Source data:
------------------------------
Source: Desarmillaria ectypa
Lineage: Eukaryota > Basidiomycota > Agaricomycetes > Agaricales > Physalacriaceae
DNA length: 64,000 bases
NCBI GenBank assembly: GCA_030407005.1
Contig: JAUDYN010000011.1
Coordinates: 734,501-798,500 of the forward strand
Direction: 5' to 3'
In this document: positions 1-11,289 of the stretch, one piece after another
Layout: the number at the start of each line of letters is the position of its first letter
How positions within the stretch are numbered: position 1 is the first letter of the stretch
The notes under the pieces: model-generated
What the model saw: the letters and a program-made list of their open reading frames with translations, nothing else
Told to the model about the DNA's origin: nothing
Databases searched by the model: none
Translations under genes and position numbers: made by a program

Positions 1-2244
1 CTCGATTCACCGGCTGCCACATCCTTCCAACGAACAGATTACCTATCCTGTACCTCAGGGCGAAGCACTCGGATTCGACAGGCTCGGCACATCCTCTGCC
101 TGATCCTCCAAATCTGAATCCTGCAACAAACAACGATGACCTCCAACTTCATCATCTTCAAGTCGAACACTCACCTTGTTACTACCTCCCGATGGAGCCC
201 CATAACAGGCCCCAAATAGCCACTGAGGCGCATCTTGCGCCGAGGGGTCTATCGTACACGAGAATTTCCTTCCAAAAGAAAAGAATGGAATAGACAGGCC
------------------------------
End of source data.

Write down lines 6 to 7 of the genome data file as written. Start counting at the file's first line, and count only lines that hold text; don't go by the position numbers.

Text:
Coordinates: 734,501-798,500 of the forward strand
Direction: 5' to 3'